Over the next year, Yale New Haven Health System will begin using new codes in patient health records that are more specific about a patient's diagnosis.
The federal government is requiring the transition from ICD-9 codes, used nationwide since 1979, to the new ICD-10 codes. ICD codes are used in patients' medical records to indicate diseases, signs and symptoms, abnormal findings and other information. Because ICD-10 codes are more specific, the number of codes healthcare providers use will increase from around 14,000 to about 70,000.
All physicians throughout the health system and Northeast Medical Group, as well as Yale Medical Group, will be trained in 2014. Health Information Management (HIM) coding professionals will receive additional training, while other YNHHS employees will receive more general training and information. The ICD- 10 conversion will also require changes to Epic and 40 other information technology systems.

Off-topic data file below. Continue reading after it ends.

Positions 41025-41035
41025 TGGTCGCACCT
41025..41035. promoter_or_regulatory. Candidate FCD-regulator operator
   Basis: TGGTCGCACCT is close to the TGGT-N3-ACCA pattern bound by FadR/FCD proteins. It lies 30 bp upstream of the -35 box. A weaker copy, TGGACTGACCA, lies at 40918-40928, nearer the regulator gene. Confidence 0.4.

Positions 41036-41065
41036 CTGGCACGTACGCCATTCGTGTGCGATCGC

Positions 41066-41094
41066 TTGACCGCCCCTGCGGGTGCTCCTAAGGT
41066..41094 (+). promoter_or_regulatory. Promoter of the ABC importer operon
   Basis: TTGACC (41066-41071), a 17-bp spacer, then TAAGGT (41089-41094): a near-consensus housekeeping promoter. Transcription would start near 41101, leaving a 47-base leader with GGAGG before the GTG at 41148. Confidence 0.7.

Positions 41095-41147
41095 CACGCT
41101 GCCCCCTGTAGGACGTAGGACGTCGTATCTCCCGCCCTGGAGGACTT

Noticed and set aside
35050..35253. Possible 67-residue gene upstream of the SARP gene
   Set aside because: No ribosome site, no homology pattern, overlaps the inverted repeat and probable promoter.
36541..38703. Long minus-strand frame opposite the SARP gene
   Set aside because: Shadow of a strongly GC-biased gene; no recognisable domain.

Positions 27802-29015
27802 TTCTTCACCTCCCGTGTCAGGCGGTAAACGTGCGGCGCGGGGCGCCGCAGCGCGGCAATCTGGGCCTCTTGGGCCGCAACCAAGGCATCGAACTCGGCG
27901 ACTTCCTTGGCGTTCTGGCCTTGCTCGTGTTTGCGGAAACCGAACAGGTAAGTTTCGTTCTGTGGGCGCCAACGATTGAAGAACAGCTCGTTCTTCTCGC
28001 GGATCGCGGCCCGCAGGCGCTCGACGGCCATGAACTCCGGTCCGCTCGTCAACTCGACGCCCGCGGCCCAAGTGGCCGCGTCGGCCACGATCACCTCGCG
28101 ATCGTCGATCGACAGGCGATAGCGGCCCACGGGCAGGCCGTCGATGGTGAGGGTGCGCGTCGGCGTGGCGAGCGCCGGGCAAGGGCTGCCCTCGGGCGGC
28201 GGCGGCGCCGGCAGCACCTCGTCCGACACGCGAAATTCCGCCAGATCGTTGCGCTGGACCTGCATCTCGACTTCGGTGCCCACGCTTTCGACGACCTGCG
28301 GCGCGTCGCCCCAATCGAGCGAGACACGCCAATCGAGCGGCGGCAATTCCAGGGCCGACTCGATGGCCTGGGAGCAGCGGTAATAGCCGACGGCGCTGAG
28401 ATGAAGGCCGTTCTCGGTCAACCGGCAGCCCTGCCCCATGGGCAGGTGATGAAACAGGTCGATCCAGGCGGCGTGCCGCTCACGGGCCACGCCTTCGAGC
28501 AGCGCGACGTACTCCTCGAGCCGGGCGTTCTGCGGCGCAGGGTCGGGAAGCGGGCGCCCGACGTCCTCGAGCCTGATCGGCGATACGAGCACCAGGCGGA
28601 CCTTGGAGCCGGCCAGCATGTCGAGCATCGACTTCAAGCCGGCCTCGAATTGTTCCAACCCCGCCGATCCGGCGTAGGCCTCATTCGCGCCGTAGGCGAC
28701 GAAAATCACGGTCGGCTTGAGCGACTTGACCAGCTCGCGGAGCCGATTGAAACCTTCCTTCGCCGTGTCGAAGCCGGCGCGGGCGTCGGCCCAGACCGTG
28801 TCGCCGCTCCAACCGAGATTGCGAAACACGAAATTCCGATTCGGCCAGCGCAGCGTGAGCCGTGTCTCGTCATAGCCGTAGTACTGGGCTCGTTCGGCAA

Hospitals and other healthcare organizations that do not implement the new ICD-10 codes by Oct. 1, 2014 will not receive reimbursement for the care they provide from the government, insurance companies and other private payers.
"This is a major project that will require a lot of work by physicians and many hospital employees in different departments," said Cindy Zak, director of HIM and Coding. "But by using more specific codes in patients' records, we will enhance the safety and quality of the care we provide and help ensure the hospital is properly reimbursed for that care."
The project will involve 12 multidisciplinary, systemwide subcommittees to help guide project development, implementation, training and communication over the coming year. Additional communications about this project, including training schedules, will be available in the coming weeks.